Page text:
Churches will have to declare their stance, and so will clergy. The OCP brings the fight straight to where it will hurt the most: the annual conference and local church. How in the world will that help anybody want to be United Methodist, much less a Christian?

So what options are left? The Judicial Council didn’t say anything at all about the Connectional Conference Plan because it needs a slew of constitutional amendments to pass, and if that happens, so be it. There’s no need of a review by the JC. But, frankly, I don’t think it has a chance. It revives the language of the racially segregated Central Jurisdiction, except with 3 different theologically based jurisdictions. It’s just too complex, and, like the OCP if it passes, how could we ever call ourselves UNITED Methodists?

What about the Traditional Plan? After all, the JC said a good bit of it is unconstitutional, but my reading and re-reading of JC Decision 1366 is that the TP was not gutted. As a matter of fact, most of the things that were nixed were about the Bishops policing themselves, or about AC Boards of Ordained Ministry and DCOM’s being fair in their examination of candidates for ministry in light of all the parameters of the Discipline, not just about human sexuality. The JC also said the Traditional Plan is in order when it proposes that an annual conference can withdraw from the denomination; when it expands the definition of a self-avowed practicing homosexual; and its prohibition of bishops consecrating anyone as bishop who is one.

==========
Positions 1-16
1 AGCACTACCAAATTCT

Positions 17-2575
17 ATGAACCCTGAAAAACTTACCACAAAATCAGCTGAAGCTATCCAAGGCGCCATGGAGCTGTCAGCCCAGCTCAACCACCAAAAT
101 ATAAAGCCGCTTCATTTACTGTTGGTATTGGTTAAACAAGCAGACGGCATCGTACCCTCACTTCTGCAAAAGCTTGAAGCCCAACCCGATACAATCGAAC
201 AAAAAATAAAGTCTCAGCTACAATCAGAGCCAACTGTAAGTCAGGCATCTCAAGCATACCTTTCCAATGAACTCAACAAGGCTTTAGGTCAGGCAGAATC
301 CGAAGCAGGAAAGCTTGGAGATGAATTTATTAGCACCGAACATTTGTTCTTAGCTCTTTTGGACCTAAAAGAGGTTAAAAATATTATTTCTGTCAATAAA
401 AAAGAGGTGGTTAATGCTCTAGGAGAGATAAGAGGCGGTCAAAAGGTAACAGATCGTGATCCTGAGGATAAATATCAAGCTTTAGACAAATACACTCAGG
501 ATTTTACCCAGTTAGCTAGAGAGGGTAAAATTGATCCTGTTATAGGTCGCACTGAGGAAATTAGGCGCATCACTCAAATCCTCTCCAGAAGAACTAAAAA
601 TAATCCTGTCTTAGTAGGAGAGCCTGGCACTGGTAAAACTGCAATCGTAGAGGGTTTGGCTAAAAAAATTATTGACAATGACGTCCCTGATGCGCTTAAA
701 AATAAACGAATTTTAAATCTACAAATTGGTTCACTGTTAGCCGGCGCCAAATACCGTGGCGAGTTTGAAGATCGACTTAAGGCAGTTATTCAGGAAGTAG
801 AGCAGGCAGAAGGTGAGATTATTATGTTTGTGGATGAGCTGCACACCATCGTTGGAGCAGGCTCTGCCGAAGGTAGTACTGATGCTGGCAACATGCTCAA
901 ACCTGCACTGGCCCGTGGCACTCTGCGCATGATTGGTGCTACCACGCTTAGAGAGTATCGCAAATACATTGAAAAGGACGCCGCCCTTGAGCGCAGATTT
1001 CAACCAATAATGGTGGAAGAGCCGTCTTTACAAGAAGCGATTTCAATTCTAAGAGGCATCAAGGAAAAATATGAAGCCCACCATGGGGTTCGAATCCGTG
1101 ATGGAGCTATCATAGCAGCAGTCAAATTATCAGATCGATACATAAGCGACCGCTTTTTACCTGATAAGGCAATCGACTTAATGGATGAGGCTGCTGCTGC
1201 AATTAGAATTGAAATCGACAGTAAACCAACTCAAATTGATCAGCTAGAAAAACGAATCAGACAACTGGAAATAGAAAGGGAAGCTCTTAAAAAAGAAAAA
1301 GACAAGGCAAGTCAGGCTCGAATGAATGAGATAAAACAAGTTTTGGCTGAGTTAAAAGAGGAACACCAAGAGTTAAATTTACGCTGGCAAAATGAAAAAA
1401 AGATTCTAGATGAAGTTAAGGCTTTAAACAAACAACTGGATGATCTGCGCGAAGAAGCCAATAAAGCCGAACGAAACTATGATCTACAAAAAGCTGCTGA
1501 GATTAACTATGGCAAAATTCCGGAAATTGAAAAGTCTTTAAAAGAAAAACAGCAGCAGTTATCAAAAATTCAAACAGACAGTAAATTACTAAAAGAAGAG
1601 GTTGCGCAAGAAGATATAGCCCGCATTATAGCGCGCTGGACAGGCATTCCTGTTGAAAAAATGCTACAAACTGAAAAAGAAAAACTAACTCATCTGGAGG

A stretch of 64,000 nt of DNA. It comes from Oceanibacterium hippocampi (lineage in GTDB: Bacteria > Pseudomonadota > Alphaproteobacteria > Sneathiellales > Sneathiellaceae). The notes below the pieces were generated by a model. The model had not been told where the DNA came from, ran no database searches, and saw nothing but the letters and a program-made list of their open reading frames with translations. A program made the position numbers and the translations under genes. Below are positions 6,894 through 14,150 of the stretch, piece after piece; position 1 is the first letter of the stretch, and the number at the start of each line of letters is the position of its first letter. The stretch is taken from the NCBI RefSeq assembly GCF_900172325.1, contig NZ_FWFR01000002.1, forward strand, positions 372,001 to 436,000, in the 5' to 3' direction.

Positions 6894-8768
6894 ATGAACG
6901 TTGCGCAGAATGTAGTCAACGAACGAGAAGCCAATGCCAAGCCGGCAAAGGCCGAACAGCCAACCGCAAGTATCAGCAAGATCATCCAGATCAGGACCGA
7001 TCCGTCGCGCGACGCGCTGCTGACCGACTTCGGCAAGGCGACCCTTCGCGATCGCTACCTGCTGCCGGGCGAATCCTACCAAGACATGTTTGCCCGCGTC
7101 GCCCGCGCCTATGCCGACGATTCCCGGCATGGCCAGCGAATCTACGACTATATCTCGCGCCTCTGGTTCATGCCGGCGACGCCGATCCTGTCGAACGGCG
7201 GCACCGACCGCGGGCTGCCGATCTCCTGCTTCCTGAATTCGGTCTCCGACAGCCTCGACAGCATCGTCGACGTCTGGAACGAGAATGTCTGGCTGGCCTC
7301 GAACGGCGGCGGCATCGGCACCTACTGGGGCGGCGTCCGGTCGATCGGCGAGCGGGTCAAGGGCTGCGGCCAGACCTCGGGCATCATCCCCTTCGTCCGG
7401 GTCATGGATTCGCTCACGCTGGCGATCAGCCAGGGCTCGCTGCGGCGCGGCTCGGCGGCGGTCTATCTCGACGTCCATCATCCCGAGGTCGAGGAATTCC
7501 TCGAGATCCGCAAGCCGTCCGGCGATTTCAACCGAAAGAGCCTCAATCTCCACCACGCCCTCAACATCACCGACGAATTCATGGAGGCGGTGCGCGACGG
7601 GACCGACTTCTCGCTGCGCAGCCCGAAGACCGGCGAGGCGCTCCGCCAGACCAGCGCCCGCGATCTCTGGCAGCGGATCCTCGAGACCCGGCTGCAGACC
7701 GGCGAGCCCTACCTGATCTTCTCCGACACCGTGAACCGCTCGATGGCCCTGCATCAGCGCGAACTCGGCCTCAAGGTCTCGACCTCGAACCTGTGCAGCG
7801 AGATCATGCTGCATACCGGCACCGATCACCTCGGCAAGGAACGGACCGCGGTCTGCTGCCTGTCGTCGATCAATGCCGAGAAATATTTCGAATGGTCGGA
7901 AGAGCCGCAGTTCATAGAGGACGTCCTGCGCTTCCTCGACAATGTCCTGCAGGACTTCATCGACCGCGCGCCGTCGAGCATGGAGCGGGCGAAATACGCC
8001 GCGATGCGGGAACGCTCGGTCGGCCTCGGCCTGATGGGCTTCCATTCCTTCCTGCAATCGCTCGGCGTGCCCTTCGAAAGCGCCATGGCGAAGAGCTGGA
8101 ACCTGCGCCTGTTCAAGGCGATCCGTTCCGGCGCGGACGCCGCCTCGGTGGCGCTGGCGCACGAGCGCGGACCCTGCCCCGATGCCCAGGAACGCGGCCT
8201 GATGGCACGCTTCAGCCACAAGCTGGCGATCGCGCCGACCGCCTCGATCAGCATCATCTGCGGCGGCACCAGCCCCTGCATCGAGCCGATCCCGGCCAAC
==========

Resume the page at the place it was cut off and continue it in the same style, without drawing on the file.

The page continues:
Concerning the bishops, the JC said that the TP’s process violated an individual’s right to trial. As a lover of our polity and Discipline I pray that someone comes up with a constitutional way to put teeth in our accountability so that we don’t have bishops and other entities or individuals all over the map doing their own thing. It is hopeful to note that the Traditional Plan’s petition on minimum sentencing wasn’t shelved by the JC. There are some language tweaks that need to be done so that minimum penalties aren’t just about sexual behavior, but we all should be good with complete adherence in all matters in the Discipline.

So which plan does the most damage to our denomination and witness to the world? I know our current language hurts, but I think the OCP will actually do more harm to the people it’s intended to help. In a connectional system we need clear boundaries and norms, not wholesale carte blanche.

GC 2019 pic

14 thoughts on “Judicial Decision 1366 Reflections

  1. Your explanation is encouraging about what is going on in our church, and we hope for the truth of scripture to prevail.
    Thanks for keeping us informed, Tim.
    We have faith in you.
    Mary and Craig Musick